How do you teach your child to forgive?

Dr. Cathleen McGreal

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     Sometimes, amidst all the bad news headlines, we read a story of luminous forgiveness.
     One example is Jennifer Thompson-Cannino’s story of rape and forgiveness, told in the book, Picking Cotton: Our Memoir of Injustice and Redemption. It’s well worth the read. But for most of us, and our children, forgiveness won’t be as dramatic. For the everyday hurts and wounds our children experience, how can we help them learn to forgive?
     First, consider checking out some related books from your local library. There are age-appropriate books that can stimulate discussions of forgiveness. Address how the characters respond, guiding your children toward healthy reactions.
     Explore how we respond to other people's behavior. Psychologists talk about the “fundamental attribution error.” This means that when “I” behave in a negative way that hurts others, it’s because of the situation. But when “you” behave in a negative way, it’s because of a bad disposition! Help your child explore various ways to interpret the behavior of others.
     Don’t minimize your child’s pain. Emotional pain is powerful, and forgiveness when one has been seriously wronged is a process. It is like peeling through the many layers of an onion. Friendships may never be restored, but forgiveness can diminish the anger that your child feels.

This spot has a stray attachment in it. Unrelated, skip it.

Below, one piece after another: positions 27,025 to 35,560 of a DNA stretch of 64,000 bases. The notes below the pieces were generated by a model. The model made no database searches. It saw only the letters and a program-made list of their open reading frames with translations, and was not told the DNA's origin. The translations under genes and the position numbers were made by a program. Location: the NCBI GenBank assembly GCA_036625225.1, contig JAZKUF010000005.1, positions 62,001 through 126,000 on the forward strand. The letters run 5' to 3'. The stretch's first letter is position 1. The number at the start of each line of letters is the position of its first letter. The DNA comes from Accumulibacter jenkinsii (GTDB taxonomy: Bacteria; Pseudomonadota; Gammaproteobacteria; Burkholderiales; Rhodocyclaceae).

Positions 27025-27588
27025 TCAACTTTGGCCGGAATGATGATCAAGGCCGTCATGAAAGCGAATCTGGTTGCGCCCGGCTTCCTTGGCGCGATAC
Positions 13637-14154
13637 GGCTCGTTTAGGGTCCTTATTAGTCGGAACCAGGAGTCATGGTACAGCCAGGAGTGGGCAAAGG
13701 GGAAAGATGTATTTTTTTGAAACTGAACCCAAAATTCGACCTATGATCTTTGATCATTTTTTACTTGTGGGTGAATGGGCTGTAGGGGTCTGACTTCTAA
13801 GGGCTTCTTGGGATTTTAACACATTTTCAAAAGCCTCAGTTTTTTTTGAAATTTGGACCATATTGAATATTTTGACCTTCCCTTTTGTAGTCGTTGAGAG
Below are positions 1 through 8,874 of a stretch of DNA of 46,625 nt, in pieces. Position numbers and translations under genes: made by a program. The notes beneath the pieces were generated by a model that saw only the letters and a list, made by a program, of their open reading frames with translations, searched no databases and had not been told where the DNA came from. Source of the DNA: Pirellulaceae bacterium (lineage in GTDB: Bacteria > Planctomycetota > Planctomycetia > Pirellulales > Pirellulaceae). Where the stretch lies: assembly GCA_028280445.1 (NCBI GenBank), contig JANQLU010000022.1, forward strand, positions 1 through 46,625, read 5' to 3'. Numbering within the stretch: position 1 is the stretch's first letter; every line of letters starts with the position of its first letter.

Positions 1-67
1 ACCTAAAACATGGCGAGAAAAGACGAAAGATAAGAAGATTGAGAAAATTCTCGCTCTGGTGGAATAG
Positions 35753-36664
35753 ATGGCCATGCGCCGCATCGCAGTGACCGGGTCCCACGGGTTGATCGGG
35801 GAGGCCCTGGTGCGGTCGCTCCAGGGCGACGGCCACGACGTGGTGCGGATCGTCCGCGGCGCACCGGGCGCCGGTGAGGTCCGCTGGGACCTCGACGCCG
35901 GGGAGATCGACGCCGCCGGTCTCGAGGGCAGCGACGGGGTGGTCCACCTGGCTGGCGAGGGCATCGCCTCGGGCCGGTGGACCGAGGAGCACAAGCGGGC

"Don't minimize your child's pain. ... but forgiveness can 
           diminish the anger that your child feels."

     Nurture a strong prayer life in your children. Help them bring their concerns to our loving Creator. Empathy and compassion toward others help children learn to forgive.
     Pope Francis, in his Sunday Angelus on Sept. 15, 2013, suggested the following: “Everyone, in silence, think of someone with whom things aren’t going well, someone we are angry at, someone we don’t wish well. Think of this person, and in silence in this moment, let’s pray for this person and become merciful towards this person.”
     This can be a helpful practice.